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The Guards Came Through -- Sir Arthur Conan Doyle

(Poem #181) The Guards Came Through
 Men of the Twenty-first
     Up by the Chalk Pit Wood,
 Weak with our wounds and our thirst,
     Wanting our sleep and our food,
 After a day and a night --
     God, shall we ever forget!
 Beaten and broke in the fight,
     But sticking it -- sticking it yet.
 Trying to hold the line,
     Fainting and spent and done,
 Always the thud and the whine,
     Always the yell of the Hun!
 Northumberland, Lancaster, York,
     Durham and Somerset,
 Fighting alone, worn to the bone,
     But sticking it -- sticking it yet.

 Never a message of hope!
     Never a word of cheer!
 Fronting Hill 70's shell-swept slope,
     With the dull dead plain in our rear.
 Always the whine of the shell,
     Always the roar of its burst,
 Always the tortures of hell,
     As waiting and wincing we cursed
 Our luck and the guns and the Boche,
     When our Corporal shouted, "Stand to!"
 And I heard some one cry, "Clear the front for the Guards!"
     And the Guards came through.

 Our throats they were parched and hot,
     But Lord, if you'd heard the cheers!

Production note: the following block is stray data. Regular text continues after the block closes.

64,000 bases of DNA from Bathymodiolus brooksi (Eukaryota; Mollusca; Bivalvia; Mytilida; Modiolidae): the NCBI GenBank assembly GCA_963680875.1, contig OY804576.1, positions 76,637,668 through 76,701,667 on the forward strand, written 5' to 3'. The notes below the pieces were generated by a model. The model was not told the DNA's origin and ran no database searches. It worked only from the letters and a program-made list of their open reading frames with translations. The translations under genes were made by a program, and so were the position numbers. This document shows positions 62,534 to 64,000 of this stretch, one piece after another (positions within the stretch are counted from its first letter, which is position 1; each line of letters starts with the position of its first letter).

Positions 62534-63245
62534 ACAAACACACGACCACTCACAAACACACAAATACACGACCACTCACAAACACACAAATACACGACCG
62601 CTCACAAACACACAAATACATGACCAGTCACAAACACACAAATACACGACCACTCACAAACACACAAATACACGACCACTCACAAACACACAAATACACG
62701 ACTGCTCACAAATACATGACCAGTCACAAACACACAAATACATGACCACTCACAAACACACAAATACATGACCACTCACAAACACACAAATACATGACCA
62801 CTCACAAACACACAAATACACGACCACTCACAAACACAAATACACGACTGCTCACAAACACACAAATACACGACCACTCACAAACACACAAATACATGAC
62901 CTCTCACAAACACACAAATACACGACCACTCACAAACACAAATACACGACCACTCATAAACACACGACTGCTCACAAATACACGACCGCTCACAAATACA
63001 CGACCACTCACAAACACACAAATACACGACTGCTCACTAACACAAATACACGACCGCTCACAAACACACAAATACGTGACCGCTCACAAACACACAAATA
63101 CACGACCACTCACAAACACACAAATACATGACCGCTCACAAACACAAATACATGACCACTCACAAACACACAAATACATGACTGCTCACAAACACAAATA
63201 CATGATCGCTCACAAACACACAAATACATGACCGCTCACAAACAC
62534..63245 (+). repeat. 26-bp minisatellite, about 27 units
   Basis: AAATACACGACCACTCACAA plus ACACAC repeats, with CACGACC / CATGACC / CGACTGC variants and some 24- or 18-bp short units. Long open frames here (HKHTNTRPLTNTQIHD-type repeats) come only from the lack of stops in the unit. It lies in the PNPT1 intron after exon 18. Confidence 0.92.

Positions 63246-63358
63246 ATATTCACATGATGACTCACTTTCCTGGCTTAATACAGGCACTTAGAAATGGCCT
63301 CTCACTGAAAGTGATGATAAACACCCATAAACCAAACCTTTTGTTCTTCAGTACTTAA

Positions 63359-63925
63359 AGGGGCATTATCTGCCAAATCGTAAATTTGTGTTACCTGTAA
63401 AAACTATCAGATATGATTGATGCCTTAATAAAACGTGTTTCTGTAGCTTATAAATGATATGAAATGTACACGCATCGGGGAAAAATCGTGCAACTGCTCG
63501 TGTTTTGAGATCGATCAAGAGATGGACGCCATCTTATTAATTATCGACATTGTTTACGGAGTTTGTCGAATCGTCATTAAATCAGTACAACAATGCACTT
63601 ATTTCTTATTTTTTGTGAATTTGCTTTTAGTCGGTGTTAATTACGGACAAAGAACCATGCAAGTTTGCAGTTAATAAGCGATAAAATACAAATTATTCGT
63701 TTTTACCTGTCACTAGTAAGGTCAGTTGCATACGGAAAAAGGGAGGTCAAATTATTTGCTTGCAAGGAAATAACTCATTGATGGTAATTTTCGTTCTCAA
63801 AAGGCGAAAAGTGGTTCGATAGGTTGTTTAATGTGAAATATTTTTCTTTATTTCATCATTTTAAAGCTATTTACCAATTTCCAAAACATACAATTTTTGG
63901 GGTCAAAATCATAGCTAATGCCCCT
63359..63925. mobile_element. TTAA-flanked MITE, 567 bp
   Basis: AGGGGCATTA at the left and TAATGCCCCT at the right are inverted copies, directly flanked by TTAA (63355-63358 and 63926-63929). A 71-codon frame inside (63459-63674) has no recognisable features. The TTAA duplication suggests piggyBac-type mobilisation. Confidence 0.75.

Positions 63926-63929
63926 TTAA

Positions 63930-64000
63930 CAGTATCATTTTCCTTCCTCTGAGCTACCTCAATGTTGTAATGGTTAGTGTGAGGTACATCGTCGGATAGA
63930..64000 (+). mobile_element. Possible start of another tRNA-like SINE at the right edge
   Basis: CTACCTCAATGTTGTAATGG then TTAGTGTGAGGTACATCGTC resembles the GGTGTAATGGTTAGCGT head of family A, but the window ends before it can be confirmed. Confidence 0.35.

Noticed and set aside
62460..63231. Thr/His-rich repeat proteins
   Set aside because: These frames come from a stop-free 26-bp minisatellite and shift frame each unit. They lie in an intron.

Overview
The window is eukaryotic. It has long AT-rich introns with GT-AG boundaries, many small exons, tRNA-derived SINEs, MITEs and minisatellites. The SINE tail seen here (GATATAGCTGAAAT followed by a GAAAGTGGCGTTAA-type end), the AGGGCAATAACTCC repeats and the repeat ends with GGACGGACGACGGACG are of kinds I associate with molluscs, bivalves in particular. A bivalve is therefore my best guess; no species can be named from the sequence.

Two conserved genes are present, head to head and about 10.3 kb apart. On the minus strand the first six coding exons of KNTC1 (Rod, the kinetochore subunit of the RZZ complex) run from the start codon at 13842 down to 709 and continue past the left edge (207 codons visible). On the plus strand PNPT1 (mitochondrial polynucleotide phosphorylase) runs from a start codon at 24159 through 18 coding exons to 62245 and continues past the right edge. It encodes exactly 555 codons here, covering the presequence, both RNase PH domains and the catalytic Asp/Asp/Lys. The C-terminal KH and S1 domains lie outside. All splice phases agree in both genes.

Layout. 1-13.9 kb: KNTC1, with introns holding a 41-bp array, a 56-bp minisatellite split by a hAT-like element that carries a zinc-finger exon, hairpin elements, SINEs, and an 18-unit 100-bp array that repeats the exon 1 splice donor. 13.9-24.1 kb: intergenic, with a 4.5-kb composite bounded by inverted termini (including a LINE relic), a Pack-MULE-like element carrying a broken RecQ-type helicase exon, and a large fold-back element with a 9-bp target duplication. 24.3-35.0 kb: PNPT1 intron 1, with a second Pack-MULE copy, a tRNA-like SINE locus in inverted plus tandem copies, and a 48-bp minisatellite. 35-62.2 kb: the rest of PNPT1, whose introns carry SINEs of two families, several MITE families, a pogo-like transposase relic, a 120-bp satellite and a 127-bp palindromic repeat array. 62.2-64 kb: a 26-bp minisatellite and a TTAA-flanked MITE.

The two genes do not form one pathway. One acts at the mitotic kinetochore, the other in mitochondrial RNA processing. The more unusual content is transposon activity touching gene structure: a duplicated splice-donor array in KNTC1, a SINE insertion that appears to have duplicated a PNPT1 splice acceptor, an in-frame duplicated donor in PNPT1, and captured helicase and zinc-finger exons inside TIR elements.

Irish and Welsh and Scot,
     Coldstream and Grenadiers.
 Two brigades, if you please,
     Dressing as straight as a hem,
 We -- we were down on our knees,
     Praying for us and for them!
 Lord, I could speak for a week,
     But how could you understand!
 How should your cheeks be wet,
     Such feelin's don't come to you.
 But when can me or my mates forget,
     When the Guards came through?

 "Five yards left extend!"
     If passed from rank to rank.
 Line after line with never a bend,
     And a touch of the London swank.
 A trifle of swank and dash,
     Cool as a home parade,
 Twinkle and glitter and flash,
     Flinching never a shade,
 With the shrapnel right in their face
     Doing their Hyde Park stunt,
 Keeping their swing at an easy pace,
     Arms at the trail, eyes front!

 Man, it was great to see!
     Man, it was fine to do!
 It's a cot and a hospital ward for me,
 But I'll tell'em in Blighty, wherever I be,
     How the Guards came through.
-- Sir Arthur Conan Doyle
This poem reminds me strongly of Kipling's, and I like it for many of the
same reasons. While not one of the graphic, hyperrealistic war poems that
flourished during and after WW1, it nonetheless does a pretty good job of
capturing the scene, and makes effective use of the 'first person' voice.

What I really like about it are the rhythms; the basic metre has 3 feet per
line, and the natural tendency towards a four beat line[1] induces a pause
at the end of each line, lending the poem a rather slow and deliberate
progression. (This is most noticeable in the breach, when the occasional
four-foot line moves noticeably faster.) Note, also, the way the rhyme
scheme changes in the last verse, when the two consecutive rhyming lines and
the shift to both triple feet and tetrameter stretch out the tension, giving
the final line an air of conclusion and finality.

[1] most metred English verse, as I have noted before, tries to fit itself
to a 4x4 pattern; i.e. four lines of four feet each. The only exception is
pentameter, which explains its popularity in poems wishing to avoid the